Article Text


Poster Programme
PS17 Commissioning Care for People with Long Term Conditions
  1. AM Porter1,
  2. JA Smith2,
  3. S Shaw3,
  4. N Mays4
  1. 1College of Medicine, Swansea University, Swansea, UK
  2. 2Policy Department, Nuffield Trust, London, UK
  3. 3Centre for Primary Care and Public Health, Queen Mary University of London, London, UK
  4. 4Department of Health Services Research and Policy, LSHTM, London, UK


Background The landscape of health care commissioning is being reshaped in England, as clinical commissioning groups prepare to take on the role now held by Primary Care Trusts (PCTs). Long term conditions are likely to remain a priority area, with concerns about increasing prevalence driving a shift towards care delivered in the community and early intervention to avoid hospitalisation. We report on a NIHR-funded study which used action research in three NHS local health communities to examine in detail the practice of PCT commissioning of care for people with long term conditions.

Methods The study was undertaken in three contrasting PCT areas (Somerset, Wirral and Calderdale), and focused on diabetes and another locally selected condition in each site. The design combined a largely ethnographic approach with action research, allowing for responsive intervention to meet local commissioners’ needs. Formal data collection over a 15 month period to January 2012 consisted of 104 semi structured interviews, observation of 27 meetings, and analysis of over 300 documents. A thematic framework was developed to guide analysis in terms of processes, resources and outcomes of commissioning.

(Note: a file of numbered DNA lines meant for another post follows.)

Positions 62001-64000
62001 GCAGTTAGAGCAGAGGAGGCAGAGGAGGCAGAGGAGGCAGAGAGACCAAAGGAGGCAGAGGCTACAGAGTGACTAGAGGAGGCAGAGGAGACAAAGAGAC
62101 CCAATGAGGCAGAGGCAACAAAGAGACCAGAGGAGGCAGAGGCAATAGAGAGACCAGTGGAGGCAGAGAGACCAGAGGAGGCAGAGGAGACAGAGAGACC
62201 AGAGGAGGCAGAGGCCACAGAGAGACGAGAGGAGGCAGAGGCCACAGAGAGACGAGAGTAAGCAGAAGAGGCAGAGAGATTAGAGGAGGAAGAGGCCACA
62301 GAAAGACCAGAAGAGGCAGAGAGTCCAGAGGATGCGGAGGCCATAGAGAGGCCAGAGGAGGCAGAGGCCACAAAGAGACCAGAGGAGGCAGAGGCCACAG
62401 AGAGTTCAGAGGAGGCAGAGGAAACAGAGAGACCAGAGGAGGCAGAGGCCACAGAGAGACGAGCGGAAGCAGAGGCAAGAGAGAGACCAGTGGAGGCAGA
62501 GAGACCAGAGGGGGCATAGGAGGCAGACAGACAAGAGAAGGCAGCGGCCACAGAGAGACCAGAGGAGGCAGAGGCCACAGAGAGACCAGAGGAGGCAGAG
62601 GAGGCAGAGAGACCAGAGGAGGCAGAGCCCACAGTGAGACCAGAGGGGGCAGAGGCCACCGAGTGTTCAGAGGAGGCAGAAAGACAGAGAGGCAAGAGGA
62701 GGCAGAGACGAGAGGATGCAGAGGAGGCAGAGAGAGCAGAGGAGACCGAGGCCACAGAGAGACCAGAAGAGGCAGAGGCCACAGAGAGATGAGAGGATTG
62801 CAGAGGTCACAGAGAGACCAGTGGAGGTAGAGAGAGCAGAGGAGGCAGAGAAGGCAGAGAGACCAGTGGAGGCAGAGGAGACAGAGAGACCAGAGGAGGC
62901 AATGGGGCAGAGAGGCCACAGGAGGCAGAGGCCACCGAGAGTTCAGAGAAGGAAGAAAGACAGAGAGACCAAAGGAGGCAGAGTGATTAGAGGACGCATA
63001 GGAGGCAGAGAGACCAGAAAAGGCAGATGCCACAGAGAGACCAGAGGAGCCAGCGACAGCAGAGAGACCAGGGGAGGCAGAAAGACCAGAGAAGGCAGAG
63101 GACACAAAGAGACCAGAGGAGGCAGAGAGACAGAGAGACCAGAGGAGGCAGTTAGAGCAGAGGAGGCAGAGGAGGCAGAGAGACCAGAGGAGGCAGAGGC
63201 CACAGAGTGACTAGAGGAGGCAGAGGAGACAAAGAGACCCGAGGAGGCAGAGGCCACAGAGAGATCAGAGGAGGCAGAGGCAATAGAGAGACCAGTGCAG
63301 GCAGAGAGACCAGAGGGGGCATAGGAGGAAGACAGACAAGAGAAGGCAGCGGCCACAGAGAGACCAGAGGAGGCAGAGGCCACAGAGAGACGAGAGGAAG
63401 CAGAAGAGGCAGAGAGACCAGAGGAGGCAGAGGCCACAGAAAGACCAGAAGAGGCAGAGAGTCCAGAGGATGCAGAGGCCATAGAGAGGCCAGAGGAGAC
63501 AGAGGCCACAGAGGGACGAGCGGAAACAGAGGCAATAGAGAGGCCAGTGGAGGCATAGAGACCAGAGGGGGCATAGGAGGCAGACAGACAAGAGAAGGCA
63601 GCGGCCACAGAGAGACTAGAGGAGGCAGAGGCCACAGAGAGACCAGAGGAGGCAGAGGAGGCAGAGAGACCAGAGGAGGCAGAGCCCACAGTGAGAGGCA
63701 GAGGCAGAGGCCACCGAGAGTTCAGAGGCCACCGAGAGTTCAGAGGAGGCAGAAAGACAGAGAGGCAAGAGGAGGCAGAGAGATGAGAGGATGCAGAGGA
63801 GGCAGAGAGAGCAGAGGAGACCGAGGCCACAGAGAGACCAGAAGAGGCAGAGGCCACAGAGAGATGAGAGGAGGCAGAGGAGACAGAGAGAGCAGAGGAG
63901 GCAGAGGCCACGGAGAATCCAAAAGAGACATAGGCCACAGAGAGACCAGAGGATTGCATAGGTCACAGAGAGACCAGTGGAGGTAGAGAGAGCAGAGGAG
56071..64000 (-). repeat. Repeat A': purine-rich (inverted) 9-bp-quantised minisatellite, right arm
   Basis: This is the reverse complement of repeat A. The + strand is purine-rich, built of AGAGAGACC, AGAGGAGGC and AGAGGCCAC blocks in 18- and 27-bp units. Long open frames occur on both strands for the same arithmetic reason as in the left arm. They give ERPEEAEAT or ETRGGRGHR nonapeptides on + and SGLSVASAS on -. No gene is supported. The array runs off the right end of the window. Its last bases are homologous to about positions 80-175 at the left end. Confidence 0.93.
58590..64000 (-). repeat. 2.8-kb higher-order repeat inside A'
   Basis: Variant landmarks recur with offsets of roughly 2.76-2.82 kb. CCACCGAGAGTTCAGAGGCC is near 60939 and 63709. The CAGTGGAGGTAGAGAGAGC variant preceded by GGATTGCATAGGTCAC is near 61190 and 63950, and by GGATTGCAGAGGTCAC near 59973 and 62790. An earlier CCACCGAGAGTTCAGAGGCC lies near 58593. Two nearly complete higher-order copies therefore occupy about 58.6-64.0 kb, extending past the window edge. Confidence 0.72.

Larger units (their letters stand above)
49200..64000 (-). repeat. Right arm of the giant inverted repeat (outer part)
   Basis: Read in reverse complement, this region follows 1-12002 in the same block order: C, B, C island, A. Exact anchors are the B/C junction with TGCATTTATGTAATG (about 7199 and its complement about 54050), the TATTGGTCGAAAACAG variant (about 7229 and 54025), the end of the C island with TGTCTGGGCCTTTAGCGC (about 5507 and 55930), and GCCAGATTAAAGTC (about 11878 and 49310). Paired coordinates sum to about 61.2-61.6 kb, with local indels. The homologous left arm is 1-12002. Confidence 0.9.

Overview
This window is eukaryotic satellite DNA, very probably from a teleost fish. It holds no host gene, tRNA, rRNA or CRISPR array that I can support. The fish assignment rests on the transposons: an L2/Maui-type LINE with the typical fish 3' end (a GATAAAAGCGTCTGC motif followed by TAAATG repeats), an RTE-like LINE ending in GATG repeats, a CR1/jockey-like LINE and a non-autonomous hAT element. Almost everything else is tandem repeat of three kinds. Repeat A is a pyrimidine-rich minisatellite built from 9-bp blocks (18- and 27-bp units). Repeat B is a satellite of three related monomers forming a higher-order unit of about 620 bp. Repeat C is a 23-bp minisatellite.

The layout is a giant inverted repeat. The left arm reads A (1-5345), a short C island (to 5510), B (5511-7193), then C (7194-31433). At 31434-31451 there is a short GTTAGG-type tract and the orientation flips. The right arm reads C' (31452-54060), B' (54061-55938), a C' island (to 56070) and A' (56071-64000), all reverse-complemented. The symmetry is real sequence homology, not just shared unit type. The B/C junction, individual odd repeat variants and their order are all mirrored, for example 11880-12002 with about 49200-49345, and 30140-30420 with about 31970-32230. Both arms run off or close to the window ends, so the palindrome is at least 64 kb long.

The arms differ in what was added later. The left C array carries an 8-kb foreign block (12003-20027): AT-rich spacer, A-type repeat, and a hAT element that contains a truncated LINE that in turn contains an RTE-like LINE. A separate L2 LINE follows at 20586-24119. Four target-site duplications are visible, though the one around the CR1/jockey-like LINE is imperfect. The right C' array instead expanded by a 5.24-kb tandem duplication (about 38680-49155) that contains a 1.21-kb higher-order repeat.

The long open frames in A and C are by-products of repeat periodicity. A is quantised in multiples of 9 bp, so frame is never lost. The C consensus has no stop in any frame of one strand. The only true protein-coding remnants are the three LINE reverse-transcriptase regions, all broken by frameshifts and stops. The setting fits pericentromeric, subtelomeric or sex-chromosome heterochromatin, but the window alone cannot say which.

Results Findings highlighted the complex nature of health care commissioning, far removed from the ‘commissioning cycle’ which sets out a formal, sequential model emphasising contracting. Instead, commissioning developments took place over a number of years through an incremental process of review and revision where negotiation and relationships were prominent. Providers often played a significant role in identifying needs and designing new models of care. The sheer scale of labour involved in commissioning was striking. Greatest success with shifting models of care towards nationally recommended good practice came where there was a combination of effective prioritisation of developments, persistence and pragmatic bounding of tasks within a wider strategic framework. Measuring the impact of commissioning practice on clinical outcomes was challenging.

Conclusion To fulfill national policy towards remodelling care for people with long term conditions, NHS commissioners are engaged in labour-intensive, steadily paced and incremental work with providers. Planned reforms to commissioning in England raise questions about whether this approach can continue in the face of straitened budgets for management support, an increased emphasis on provider competition and disruptions to established relationships between commissioners and providers.

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